Methylene chloride is a volatile chemical that is used as a solvent in vapor degreasing, metal cleaning, manufacturing of refrigerant chemicals, and as a component in sealants and adhesive removers according to a press release from the EPA dated November 10, 2022. Adhesives, sealants, degreasers, cleaners, and vehicle goods are among the products often used by consumers, according to the EPA.

According to the EPA's revised risk assessment, methylene chloride poses an unreasonably high risk to the health of employees, occupational non-users (ONUs), consumers, and bystanders who are not directly exposed to the chemical. According to the EPA, acute and ongoing cutaneous and inhalational exposure to methylene chloride pose hazards for poor human health outcomes unrelated to cancer, such as neurotoxicity and liver damage. The EPA also noted cancer hazards from long-term cutaneous and inhalation exposure to methylene chloride.

The EPA claims that it used the entire chemical risk determination approach for methylene chloride in part because there are benchmark exceedances for numerous Conditions of Uses (COUs) (covering the majority of the chemical lifecycle from manufacturing (import), processing, commercial use, consumer use, and disposal) for the health of workers, ONUs, consumers, and bystanders and because the health effects related with methylene chloride exposures are severe and potentially permanent (particularly cancer, coma, hypoxia, and death).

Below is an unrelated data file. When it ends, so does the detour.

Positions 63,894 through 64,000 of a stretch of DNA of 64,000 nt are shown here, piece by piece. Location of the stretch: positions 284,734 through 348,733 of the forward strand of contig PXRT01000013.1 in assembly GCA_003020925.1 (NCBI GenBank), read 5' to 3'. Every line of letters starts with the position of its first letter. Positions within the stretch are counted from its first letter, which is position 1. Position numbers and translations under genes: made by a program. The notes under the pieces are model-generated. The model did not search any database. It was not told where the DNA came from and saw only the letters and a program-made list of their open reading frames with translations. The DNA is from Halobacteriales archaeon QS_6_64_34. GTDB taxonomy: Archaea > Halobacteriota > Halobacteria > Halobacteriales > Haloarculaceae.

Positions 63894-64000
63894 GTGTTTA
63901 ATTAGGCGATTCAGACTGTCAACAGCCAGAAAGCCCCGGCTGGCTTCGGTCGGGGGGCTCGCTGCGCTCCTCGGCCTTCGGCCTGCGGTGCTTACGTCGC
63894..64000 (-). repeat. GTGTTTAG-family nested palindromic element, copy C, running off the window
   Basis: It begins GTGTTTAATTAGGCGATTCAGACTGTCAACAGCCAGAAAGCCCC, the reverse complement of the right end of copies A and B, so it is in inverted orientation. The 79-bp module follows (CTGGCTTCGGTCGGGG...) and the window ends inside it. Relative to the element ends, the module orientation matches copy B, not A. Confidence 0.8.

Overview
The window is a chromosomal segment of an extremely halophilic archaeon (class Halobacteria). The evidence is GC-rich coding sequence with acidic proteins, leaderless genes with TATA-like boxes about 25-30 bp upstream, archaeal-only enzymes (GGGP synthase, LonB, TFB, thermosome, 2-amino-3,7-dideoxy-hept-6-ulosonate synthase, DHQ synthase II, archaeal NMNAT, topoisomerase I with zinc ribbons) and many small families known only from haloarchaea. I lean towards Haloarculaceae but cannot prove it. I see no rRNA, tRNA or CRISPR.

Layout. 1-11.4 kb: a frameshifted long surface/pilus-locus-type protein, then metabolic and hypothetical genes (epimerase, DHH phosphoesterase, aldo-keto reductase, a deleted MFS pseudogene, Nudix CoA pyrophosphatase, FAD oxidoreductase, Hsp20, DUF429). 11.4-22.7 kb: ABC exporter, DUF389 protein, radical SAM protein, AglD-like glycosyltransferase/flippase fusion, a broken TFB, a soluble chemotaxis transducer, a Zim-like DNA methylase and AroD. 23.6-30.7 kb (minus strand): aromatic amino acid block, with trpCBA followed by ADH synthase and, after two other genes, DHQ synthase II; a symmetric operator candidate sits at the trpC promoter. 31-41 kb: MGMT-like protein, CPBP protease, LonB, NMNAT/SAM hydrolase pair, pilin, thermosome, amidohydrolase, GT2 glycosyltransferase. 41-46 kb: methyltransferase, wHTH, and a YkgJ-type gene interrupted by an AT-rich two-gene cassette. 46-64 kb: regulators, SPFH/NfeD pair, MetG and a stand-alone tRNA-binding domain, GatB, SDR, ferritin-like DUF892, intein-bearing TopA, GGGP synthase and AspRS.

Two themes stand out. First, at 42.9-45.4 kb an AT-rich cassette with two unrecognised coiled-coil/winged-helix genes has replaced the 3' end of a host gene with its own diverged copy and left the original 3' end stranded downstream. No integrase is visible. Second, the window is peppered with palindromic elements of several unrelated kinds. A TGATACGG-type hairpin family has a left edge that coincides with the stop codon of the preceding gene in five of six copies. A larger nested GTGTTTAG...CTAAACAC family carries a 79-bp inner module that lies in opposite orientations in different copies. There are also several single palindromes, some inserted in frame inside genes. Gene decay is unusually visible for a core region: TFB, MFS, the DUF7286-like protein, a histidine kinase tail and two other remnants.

52 of the 53 COUs examined, according to EPA, are responsible for the determination of the unreasonable risk. The unjustifiable risk associated with distribution in commerce is not driven by one COU.

EPA outline that the revised risk determination for methylene chloride does not indicate an assumption that traders always and appropriately wear private protective equipment (PPE), despite some abilities might be using PPE all at once means to reduce traders’ exposure. EPA states that this conclusion should not be viewed as evidence that it believes there is extensive non-compliance accompanying applicable OSHA standards. In fact, in accordance with EPA, it received public comments from industry accused about occupational security practices currently in use at their abilities and will consider these comments, in addition to other information on use of PPE, architecture controls, and other ways manufacturing protects its peasants, as potential ways to address unreasonable risk all along the risk management process. The consideration concerning this information will belong to the risk management process.

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